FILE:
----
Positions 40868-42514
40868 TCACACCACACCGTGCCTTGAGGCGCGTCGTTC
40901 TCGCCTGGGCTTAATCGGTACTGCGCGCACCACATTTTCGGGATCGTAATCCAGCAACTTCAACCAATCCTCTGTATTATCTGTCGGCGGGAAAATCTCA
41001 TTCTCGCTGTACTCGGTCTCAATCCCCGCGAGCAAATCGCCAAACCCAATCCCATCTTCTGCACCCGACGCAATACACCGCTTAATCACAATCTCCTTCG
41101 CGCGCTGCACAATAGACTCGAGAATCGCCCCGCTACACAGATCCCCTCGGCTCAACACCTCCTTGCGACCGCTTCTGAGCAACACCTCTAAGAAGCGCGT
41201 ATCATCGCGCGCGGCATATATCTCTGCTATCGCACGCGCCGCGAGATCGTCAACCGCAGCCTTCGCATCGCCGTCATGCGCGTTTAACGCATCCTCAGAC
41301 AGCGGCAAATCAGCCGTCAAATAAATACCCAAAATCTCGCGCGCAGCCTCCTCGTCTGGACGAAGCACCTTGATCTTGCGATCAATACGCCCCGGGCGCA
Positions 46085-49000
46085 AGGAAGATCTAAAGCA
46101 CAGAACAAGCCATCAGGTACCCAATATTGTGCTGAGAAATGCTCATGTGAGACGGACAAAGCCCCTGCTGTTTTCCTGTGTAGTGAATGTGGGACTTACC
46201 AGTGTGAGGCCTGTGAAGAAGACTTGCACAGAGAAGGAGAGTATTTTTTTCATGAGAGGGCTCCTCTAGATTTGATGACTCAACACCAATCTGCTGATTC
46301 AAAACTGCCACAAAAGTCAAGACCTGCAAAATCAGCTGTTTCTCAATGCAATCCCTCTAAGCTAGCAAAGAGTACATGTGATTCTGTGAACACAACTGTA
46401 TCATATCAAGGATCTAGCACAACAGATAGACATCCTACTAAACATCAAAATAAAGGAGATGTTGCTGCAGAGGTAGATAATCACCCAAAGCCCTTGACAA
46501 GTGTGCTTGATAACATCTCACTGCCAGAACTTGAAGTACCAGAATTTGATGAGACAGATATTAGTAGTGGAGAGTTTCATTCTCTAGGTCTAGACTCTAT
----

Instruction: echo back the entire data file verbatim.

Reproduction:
Positions 40868-42514
40868 TCACACCACACCGTGCCTTGAGGCGCGTCGTTC
40901 TCGCCTGGGCTTAATCGGTACTGCGCGCACCACATTTTCGGGATCGTAATCCAGCAACTTCAACCAATCCTCTGTATTATCTGTCGGCGGGAAAATCTCA
41001 TTCTCGCTGTACTCGGTCTCAATCCCCGCGAGCAAATCGCCAAACCCAATCCCATCTTCTGCACCCGACGCAATACACCGCTTAATCACAATCTCCTTCG
41101 CGCGCTGCACAATAGACTCGAGAATCGCCCCGCTACACAGATCCCCTCGGCTCAACACCTCCTTGCGACCGCTTCTGAGCAACACCTCTAAGAAGCGCGT
41201 ATCATCGCGCGCGGCATATATCTCTGCTATCGCACGCGCCGCGAGATCGTCAACCGCAGCCTTCGCATCGCCGTCATGCGCGTTTAACGCATCCTCAGAC
41301 AGCGGCAAATCAGCCGTCAAATAAATACCCAAAATCTCGCGCGCAGCCTCCTCGTCTGGACGAAGCACCTTGATCTTGCGATCAATACGCCCCGGGCGCA
Positions 46085-49000
46085 AGGAAGATCTAAAGCA
46101 CAGAACAAGCCATCAGGTACCCAATATTGTGCTGAGAAATGCTCATGTGAGACGGACAAAGCCCCTGCTGTTTTCCTGTGTAGTGAATGTGGGACTTACC
46201 AGTGTGAGGCCTGTGAAGAAGACTTGCACAGAGAAGGAGAGTATTTTTTTCATGAGAGGGCTCCTCTAGATTTGATGACTCAACACCAATCTGCTGATTC
46301 AAAACTGCCACAAAAGTCAAGACCTGCAAAATCAGCTGTTTCTCAATGCAATCCCTCTAAGCTAGCAAAGAGTACATGTGATTCTGTGAACACAACTGTA
46401 TCATATCAAGGATCTAGCACAACAGATAGACATCCTACTAAACATCAAAATAAAGGAGATGTTGCTGCAGAGGTAGATAATCACCCAAAGCCCTTGACAA
46501 GTGTGCTTGATAACATCTCACTGCCAGAACTTGAAGTACCAGAATTTGATGAGACAGATATTAGTAGTGGAGAGTTTCATTCTCTAGGTCTAGACTCTAT